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Alan Elsner

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You Callin' Me a Snob? The History of a Word

Posted: 02/29/2012 10:40 am

The word "snob" has been much in the news lately -- which prompted me to wonder about its origins and history.

Apparently, according to the Oxford University Press, the word was first recorded in the late 18th century as a term for a shoemaker or his apprentice.

By the end of the century, it had been adopted by Cambridge University students, who used it to refer to townspeople or local merchants who were not enrolled in the university and then more widely for people "of the ordinary or lower classes" -- more or less the opposite of today's meaning.

According to one Aodh de Blacam, who penned a Short History of Snobbery, in 1940, it was the novelist William Makepeace Thackeray (best known for the 2004 movie Vanity Fair starring Reese Witherspoon) who gave the word its modern meaning in his "Book of Snobs" (1848).

"An immense percentage of Snobs, I believe, is to be found in every rank of this mortal life. You must not judge hastily or vulgarly of Snobs: to do so shows that you are yourself a Snob. I myself have been taken for one," Thackeray writes in his introduction.

He goes on to elucidate the many different varieties of snobs -- the royal snob, the town snob, the country snob, the military snob, the clerical snob and others. The word soon passed in French (le snobisme) and German (der Snob).

Today we have the wine snob, the beer snob, the cheese snob, the opera snob, the film snob and countless other varieties. One definition of the food snob that amused me is "a person who looks down on those who do not know the difference between a daube and a navarin."

For those few readers who do not know, the former is made with slow-cooked beef, the latter with slow-cooked lamb.

According to the BBC, "Garden snobbery has been with us since the medieval queens imported exotic herbs in the 14th century. Gardens have always been places for a show of wealth and power and, of course, demonstrations of one's good taste and superior class." That seems a particularly British form of snobbery.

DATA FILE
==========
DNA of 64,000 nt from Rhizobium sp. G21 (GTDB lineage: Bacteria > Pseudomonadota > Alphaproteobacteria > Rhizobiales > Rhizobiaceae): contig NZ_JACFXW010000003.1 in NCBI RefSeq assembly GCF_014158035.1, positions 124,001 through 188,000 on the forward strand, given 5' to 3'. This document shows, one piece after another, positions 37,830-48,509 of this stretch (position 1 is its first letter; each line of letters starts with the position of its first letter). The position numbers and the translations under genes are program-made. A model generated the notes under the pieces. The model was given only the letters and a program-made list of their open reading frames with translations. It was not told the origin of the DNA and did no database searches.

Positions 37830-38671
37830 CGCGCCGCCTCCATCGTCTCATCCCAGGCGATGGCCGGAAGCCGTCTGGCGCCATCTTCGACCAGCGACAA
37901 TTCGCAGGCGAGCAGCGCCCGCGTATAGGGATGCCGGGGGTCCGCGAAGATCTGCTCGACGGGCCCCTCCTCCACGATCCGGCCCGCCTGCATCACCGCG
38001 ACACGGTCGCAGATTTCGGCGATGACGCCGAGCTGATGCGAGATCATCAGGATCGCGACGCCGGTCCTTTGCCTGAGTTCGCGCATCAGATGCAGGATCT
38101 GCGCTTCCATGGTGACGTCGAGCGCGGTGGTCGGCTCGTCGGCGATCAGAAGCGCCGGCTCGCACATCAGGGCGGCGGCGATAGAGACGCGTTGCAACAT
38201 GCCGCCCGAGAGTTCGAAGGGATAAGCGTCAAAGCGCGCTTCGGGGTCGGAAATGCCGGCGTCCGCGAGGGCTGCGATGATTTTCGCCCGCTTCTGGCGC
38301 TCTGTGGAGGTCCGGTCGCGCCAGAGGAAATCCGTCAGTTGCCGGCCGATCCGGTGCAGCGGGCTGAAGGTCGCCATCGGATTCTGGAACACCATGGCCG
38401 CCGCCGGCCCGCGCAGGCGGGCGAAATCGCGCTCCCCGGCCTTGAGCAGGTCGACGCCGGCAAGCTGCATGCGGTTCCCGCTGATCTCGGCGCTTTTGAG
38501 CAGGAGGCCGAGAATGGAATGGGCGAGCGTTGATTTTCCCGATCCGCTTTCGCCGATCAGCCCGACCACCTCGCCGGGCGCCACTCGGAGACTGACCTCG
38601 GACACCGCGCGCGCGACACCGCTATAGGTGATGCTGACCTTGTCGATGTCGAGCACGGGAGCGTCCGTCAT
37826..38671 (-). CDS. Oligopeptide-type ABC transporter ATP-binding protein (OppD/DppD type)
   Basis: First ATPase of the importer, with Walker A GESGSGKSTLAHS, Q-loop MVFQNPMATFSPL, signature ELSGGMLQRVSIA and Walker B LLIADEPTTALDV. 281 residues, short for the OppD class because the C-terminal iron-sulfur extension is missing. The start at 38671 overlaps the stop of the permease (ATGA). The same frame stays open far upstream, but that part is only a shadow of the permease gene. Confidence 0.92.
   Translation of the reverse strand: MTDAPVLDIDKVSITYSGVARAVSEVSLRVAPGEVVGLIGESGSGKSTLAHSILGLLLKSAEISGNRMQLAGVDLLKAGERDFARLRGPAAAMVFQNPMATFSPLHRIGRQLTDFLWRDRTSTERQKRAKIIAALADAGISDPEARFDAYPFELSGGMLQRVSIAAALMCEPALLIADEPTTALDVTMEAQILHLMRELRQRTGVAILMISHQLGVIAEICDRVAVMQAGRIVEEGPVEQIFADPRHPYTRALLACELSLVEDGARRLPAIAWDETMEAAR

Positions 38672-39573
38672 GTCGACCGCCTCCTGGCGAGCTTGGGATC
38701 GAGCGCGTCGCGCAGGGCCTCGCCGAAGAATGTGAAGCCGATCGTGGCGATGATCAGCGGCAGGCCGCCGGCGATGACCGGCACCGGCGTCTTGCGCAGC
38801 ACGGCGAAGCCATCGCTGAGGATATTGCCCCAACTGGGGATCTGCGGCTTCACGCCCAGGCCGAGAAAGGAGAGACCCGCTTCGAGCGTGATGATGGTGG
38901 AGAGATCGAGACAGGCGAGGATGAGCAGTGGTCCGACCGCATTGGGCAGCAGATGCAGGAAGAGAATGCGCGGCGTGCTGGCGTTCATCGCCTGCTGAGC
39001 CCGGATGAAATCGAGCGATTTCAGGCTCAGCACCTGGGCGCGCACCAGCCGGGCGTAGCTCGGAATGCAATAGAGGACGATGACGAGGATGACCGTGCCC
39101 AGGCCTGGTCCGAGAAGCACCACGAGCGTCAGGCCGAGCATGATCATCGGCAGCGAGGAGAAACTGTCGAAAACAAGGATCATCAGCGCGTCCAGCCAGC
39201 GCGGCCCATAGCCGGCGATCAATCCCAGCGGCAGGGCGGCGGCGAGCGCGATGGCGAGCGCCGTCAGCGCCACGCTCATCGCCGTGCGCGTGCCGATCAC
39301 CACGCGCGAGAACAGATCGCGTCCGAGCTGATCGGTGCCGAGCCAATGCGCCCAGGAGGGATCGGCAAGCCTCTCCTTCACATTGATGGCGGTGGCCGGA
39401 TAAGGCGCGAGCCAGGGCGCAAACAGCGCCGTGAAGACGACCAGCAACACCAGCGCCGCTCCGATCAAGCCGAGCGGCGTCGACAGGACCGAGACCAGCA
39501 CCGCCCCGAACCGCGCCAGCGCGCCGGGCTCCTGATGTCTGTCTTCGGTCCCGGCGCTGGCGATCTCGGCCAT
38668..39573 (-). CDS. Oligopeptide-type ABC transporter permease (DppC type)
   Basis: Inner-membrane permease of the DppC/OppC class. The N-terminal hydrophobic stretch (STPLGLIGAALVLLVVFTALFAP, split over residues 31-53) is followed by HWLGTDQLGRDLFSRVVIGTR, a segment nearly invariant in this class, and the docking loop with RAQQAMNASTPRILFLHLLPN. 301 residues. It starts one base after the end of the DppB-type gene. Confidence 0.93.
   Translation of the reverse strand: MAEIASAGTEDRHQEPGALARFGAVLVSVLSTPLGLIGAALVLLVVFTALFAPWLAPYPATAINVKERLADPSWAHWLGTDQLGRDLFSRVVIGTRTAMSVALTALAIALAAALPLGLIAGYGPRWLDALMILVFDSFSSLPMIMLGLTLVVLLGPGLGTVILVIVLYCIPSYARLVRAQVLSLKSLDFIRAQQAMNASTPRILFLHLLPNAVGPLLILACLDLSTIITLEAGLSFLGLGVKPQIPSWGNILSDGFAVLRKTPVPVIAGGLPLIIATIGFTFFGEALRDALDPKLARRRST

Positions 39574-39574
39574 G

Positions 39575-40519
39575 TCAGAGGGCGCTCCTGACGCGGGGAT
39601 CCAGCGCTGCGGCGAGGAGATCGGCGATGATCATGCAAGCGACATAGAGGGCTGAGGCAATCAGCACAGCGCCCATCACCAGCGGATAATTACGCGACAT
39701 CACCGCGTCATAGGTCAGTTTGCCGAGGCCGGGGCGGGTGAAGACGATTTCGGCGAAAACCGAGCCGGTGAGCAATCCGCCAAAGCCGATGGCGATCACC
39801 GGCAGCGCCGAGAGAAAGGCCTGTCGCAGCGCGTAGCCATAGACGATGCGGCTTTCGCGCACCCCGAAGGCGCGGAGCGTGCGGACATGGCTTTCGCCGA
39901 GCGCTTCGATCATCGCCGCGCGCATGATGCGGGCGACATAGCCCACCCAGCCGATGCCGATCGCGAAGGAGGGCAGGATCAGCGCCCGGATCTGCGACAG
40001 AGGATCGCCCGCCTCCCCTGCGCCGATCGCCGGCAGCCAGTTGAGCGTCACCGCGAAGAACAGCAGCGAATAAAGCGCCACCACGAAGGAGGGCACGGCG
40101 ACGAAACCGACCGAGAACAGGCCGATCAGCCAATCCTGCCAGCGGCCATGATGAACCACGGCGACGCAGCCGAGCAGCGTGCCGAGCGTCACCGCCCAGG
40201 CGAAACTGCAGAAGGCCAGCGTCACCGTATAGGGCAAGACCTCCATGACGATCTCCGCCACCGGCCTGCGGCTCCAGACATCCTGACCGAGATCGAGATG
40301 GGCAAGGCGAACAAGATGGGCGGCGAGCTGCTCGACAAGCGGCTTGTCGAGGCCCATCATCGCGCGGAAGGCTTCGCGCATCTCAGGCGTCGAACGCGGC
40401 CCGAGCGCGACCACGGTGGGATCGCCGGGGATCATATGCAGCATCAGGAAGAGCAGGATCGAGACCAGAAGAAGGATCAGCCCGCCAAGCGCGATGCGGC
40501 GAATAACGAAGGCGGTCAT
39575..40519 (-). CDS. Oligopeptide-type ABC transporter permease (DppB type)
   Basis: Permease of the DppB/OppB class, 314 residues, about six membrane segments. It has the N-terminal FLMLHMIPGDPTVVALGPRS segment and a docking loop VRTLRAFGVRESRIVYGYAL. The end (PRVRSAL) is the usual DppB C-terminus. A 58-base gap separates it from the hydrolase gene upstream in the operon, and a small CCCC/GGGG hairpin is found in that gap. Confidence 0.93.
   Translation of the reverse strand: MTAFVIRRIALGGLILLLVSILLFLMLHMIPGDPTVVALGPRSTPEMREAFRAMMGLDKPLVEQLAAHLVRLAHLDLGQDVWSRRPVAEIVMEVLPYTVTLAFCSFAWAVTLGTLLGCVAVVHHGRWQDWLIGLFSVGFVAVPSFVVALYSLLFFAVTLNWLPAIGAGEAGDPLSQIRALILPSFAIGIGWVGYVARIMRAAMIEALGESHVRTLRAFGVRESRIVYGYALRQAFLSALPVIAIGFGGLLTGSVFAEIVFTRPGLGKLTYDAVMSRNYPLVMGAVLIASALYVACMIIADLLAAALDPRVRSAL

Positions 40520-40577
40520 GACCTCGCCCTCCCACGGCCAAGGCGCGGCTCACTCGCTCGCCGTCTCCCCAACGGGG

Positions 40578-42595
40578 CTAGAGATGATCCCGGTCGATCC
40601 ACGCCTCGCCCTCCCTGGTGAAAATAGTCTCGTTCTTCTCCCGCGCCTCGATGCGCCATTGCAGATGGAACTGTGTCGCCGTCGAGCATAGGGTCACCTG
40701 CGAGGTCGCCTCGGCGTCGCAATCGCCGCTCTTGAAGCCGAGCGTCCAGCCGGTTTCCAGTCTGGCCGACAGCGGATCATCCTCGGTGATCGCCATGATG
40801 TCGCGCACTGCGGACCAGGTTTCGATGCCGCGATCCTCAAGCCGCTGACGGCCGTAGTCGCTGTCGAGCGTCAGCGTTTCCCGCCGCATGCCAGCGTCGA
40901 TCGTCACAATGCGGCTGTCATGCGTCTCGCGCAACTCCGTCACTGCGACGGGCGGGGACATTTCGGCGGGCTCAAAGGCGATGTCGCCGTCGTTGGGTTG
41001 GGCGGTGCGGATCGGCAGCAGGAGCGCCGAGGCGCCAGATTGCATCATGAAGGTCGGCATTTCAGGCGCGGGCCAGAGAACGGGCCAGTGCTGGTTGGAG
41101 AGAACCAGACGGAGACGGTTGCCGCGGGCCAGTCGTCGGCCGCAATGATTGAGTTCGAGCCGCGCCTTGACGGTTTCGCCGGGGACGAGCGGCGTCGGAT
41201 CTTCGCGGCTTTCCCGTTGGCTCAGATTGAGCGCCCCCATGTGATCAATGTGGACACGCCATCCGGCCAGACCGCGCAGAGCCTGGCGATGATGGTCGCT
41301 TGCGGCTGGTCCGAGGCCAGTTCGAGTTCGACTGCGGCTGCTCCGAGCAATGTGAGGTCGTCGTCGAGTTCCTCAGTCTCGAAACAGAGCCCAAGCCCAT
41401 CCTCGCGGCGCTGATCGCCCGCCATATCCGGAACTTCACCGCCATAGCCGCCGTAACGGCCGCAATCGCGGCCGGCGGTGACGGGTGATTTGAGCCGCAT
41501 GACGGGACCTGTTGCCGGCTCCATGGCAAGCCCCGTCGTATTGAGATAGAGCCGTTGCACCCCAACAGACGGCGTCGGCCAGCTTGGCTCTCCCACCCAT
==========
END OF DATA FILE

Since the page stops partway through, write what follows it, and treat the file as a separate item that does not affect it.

Here in the United States, I guess we have "lawn snobs" (people who look down on their neighbors whose grass is less green and lush and weedless than their own) and its opposite, "eco-lawn snobs" (those who look down on neighbors who waste precious dollars by pouring gallons of poisonous substances on their grass in order to create a fake and toxic perfection).

The website Drunkard.com provides a definition of the difference between the wine snob and the beer snob:

Wine snobs have a strict dress code involving turtlenecks, glasses designed to sit on the end of one's nose and silk scarves, but a beer snob can pretty much dress anyway he likes. Aside from the snooty expression, a typical beer snob is nearly indistinguishable from your least favorite brother-in-law.

Incidentally, my limited research was unable to come up with the first usages of the terms "inverted snobbery" or "reverse snobbery."

One nice recent example of what might be termed cultural snobbery is the diatribe unleashed by British historian Simon Schama against the popularity in the United States of Downton Abbey. It might be regarded (by others, not by me) as one snob attacking the snobbery of others.

"Downton serves up a steaming, silvered tureen of snobbery," the Columbia University professor wrote in a piece headlined "No Downers in 'Downton'." "It's a servile soap opera that an American public desperate for something, anything, to take its mind off the perplexities of the present, seems only too happy to down in great, grateful gulps. Nothing beats British television drama for servicing the instincts of cultural necrophilia."

Speaking of which, I greatly enjoyed a review I found on the website of Cornell University Press of a book entitled Am I a Snob? by Sean Latham:

Latham regards the snobbery that emerged from and still clings to modernism not as an unfortunate by-product of aesthetic innovation, but as an ongoing problem of cultural production. Drawing on the tools and insights of literary sociology and cultural studies, he traces the nineteenth-century origins of the 'snob,' then explores the ways in which modernist authors developed their own snobbery as a means of coming to critical consciousness regarding the connections among social, economic, and cultural capital. The result, Latham asserts, is a modernism directly engaged with the cultural marketplace yet deeply conflicted about the terms of its success.

With no further comment from me (which might be interpreted as snobbery), we'll let that be the last word.

 

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